The upside of well-run one-on-ones isn’t exactly a secret. Employees have better insight into how their day-to-day work maps to their long-term goals, they see that you care about their well-being, and hopefully, they’re more likely to see themselves sticking around for the long haul. Not to mention, studies show that an employee stays or leaves because of manager, not the company. It’s no stretch of the imagination that your check-ins are the main way you foster a meaningful relationship with your team, and show that you care about their growth and development.
So the question remains — how come most one-on-ones don’t leave both parties with that warm, bubbly feeling? The simple answer is that as a manager, you might be spending too much time trying to manage them. Check-ins with your employees shouldn’t be just about you. Instead, your goal should be to empower them to take more ownership in their roles, and your individual meetings are the perfect place to put that into practice.
Here are a few pro tips for how you and your employee can get the most out of one-on-ones.
Put your employee in the driver’s seat
The surest way to build ownership among your team is by putting them in charge. Ask your employees to build most, if not all, of the meeting’s agenda. They’ll learn what they need to update you on, what they can just handle on their own, and what they actually need from you. Hopefully, they’ll start to see their role from your eyes, so that they can proactively set goals and gain your guidance for how to achieve them.
Be consistent: Set (and don’t cancel) your regular one-on-ones
Set a regular time to meet and stick to it. According to Elizabeth Grace Sanders, author of Real Life E Time Coaching and Training, there are a few benefits to a regular meeting. First, sticking to your one-on-one schedule week-in and week-out shows your employee that they are your priority, whatever else is going on. And second, employees won’t constantly interrupt you with small questions throughout the week. Instead, they’ll hold out for your next scheduled conversation.
Now, things come up and sometimes one-on-ones have to be moved, but it’s important to reschedule them and never cancel all-together. Constantly ditching a meeting is a sure-fire way to demotivate your team; they’ll take the queue from you and stop putting effort into making the most of your time together.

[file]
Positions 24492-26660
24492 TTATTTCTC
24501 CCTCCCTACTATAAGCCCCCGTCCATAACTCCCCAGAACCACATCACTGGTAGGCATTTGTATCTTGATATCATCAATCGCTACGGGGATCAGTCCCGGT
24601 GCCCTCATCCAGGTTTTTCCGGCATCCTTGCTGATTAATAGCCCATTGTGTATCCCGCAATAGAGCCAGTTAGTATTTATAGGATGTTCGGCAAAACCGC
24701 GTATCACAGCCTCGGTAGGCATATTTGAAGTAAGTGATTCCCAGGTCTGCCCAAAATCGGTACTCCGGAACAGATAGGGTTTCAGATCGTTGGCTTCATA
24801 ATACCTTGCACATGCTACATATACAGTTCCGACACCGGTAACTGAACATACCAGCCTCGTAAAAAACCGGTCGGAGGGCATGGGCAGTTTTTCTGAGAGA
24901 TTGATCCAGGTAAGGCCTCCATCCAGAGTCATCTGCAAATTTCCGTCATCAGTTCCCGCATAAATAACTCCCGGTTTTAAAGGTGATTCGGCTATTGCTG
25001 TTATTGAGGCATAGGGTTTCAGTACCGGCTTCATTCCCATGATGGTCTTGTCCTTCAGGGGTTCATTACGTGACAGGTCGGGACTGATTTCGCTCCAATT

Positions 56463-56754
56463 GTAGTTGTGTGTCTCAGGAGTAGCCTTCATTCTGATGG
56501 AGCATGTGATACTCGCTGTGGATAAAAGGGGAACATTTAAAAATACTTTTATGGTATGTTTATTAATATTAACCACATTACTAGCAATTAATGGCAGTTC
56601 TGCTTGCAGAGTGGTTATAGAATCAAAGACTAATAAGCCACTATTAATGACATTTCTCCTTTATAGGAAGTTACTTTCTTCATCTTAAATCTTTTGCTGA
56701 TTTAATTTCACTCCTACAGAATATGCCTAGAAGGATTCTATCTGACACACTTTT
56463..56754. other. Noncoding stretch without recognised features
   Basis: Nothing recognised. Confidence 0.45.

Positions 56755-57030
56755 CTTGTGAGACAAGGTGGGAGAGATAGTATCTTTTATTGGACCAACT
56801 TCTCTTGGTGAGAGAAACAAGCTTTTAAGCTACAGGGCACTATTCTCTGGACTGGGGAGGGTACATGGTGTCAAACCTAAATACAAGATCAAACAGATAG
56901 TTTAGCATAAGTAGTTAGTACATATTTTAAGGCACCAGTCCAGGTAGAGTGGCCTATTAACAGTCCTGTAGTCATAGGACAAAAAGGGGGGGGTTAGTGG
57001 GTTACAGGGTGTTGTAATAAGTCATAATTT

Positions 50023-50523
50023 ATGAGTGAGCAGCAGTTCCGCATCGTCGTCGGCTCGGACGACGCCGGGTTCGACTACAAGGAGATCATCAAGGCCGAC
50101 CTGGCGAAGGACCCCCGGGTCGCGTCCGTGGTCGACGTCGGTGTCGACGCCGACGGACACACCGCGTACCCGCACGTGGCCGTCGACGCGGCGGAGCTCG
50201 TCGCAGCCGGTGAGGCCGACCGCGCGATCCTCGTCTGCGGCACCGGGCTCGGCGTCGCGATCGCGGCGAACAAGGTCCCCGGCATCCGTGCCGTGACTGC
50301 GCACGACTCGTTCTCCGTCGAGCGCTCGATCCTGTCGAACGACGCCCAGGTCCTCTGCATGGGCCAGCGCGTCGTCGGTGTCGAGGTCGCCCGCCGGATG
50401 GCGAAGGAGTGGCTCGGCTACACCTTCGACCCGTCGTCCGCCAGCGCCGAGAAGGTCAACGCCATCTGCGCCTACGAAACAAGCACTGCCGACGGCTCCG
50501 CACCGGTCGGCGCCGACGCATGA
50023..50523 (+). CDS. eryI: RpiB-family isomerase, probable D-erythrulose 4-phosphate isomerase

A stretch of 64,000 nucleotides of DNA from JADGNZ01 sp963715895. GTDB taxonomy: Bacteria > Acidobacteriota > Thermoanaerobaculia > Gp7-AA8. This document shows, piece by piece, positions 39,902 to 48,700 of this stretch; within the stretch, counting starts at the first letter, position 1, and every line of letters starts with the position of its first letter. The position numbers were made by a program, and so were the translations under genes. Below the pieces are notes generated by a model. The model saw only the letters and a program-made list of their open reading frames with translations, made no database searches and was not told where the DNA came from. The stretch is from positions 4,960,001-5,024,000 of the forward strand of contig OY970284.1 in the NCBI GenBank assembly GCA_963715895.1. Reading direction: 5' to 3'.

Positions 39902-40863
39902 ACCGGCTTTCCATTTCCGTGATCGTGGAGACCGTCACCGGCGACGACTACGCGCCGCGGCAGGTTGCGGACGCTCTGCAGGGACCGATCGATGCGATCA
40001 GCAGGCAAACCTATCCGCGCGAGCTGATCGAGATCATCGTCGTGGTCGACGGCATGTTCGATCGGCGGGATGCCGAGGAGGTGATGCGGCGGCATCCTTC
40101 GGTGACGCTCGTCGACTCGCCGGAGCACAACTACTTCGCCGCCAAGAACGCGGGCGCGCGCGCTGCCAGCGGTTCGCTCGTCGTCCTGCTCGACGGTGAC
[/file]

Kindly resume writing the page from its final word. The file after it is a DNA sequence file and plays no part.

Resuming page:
Make your meetings a safe space
The next thing to provide as a manager is a little more difficult than just showing up: You need to ensure that your team feels safe so you can encourage their honest and unfiltered thoughts. There are a number of ways you can foster this, but each relationship is going to be different. We recommend the following:
- Go over the status of large projects and deliverables the day before. Getting the numbers out of the way before the meeting takes away the anxiety associated with status updates and frees the two of you up to focus on solutions.
- Have a special spot. Going to a rarely-used space or even getting out of the office will help mentally differentiate this meeting.
- Kick it off with some positive feedback to set the mood. Nothing calms people down — and puts them in a more receptive mindset — like hearing about something they recently did well.
Be prepared (as the backseat driver)
Odds are, some of your employees are still learning how to best structure meetings. (Don’t worry, you’ll get them there through your suave and decisive managing… we believe in you!) But there are some tricks for resuscitating any one-on-one that takes a turn for the worse:
- Come in with context. Know what your employee has been working on and how it fits into larger organizational priorities.
- Have a few open-ended questions on their work in your back pocket. This is both a great way to show interest and to get a sense of what your employee currently needs more help with.
- Align their current work to their long-term goals. If you haven’t already, have a conversation about where your employee envisions their career is going to take them. There’s no better way to foster buy-in on today’s work than framing it as a way to strengthen your employee’s future.
Put in the work after your meeting
Employees need to feel heard and that their suggestions drive action. After each meeting you should:
- Write up takeaways and deliverables. Often times, there’s a tradeoff between note-taking and being truly present in meetings. In one-on-ones, lean towards the latter, but take the time to ensure you’re on the same page with the overall takeaways from the meeting. That way, you’ll get to have your cake and (with the occasional editing from your employee) eat it too.
- Take action items and complete them before the next meeting. Keep your ears open throughout each meeting for structural obstacles make your employee’s job more difficult than it needs to be. Show that you care for your employee by taking some time in the following week to address those issues for them. This will earn you greater trust and more candid talk in the future by proving to your employee that they were right to trust you with the problem that they did.
- Encourage your employee to actively prep for your one-on-one throughout the week, rather than just before (and do the same yourself). The best inspiration for a conversation rarely strikes just before a meeting, so have a living (or in other words, ongoing) doc that both of you can scrawl notes and reminders into throughout the week. This ensures that meaningful topics don’t get lost if they come to mind several days before.
Most of all, work on it together in a low-stress way and a casual environment. Use the time you have to treat your employee like they’re the most important person in your world (because for that hour, they are) and they’ll respond by letting you into theirs.